The city demolished a pesky vacant house in Zerega after a wall collapsed in October.
The house at 1629 Parker Street racked up $65,000 in buildings and housing violations for abandonment and structural issues before the wall crumbled and brought the Department of Buildings and Department of Housing Preservation and Development to the scene. DOB and HPD marked the house for demolition. Some of the debris from the collapse landed in a neighbor’s yard.
The house had been the subject of Department of Buildings complaints since 1996, when it first appeared on the radar of then Community Board 10 district manager Jimmy Vacca. Vacca, elected to the City Council years later, was delighted to hear about the demolition and stopped by Parker Street to witness some of work firsthand.
“This house has been a disaster for as long as I can remember,” Vacca said. “Countless times as district manager I would pick up the phone and get this house sealed, re-sealed and re-sealed again. The city finally woke up to the fact that this property was not only an eyesore, but a public safety hazard as well. I think I speak on behalf of the entire Zerega community when I say, ‘Good riddance.’”
In 1996, neighbors complained that the empty house was open to the public. It was sealed by the city and then re-sealed. Complaints about the structural integrity of a wall were logged as early as 2001.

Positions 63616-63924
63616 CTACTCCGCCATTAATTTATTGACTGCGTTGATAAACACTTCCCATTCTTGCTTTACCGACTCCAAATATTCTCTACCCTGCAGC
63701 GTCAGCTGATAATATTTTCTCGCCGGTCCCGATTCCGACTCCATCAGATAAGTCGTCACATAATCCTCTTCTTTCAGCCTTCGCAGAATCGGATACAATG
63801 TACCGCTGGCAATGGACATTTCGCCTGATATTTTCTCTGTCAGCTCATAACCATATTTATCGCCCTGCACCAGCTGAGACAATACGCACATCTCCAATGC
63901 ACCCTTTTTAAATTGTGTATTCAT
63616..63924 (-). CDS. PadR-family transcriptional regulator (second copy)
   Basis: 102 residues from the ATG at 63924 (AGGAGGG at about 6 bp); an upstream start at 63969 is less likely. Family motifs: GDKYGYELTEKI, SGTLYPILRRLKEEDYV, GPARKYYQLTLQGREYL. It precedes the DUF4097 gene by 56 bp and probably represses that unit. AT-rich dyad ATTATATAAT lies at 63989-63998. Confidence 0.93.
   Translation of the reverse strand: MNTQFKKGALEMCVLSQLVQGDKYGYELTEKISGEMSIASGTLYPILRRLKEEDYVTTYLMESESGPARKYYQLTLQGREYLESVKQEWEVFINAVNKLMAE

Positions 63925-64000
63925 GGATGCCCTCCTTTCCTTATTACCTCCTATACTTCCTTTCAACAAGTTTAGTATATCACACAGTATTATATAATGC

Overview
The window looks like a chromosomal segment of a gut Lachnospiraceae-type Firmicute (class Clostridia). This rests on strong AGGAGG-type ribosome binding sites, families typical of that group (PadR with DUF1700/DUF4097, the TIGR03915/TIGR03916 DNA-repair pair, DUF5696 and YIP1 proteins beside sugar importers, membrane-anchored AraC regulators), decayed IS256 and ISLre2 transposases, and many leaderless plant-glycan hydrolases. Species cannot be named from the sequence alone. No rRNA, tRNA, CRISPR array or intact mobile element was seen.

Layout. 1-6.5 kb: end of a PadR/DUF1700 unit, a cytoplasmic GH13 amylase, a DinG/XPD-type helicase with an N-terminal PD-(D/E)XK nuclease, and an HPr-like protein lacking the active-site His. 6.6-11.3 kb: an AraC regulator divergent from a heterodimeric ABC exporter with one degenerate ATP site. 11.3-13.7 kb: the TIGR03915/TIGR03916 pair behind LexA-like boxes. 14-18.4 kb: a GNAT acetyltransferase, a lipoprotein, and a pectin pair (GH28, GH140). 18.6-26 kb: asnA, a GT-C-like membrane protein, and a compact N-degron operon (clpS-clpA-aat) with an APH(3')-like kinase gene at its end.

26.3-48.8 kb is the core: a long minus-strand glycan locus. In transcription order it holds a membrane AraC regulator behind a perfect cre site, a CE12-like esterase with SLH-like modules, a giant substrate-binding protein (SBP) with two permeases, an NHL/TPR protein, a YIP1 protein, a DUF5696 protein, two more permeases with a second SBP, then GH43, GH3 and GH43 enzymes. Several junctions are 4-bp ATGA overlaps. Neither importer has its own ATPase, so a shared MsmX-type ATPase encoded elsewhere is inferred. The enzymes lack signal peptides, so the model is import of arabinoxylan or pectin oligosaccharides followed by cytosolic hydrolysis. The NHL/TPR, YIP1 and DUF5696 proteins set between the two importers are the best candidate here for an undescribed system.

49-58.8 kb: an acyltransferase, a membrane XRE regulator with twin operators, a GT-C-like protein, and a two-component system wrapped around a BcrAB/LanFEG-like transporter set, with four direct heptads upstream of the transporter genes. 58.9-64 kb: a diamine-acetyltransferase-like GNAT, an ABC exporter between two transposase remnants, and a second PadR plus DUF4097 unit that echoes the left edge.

In 2001 and 2002, the Environmental Control Board issued nine violations for “failure to maintain an exterior building wall” to the house’s owner, listed as Margaret Colwell, Colwell Management and Amalia Devito. The fines, still unpaid, totaled $60,000.
The collapse in October resulted from years of neglect and led to a tenth ECB violation for “failure to maintain the building in a code-compliant manner.”
“[The house] really has been a problem for 20 years,” neighbor Dorothy Krynicki said. “An investigation showed that real estate taxes had been paid, so nothing could be done. Apparently the owner was in a nursing home in Florida.”
Krynick cheered when the house was turned into rubble.
“I am glad to see it torn down,” she said. ”It was a hazard and an eyesore.”
Reach reporter Patrick Rocchio at 718 742-3393 or procchio@c
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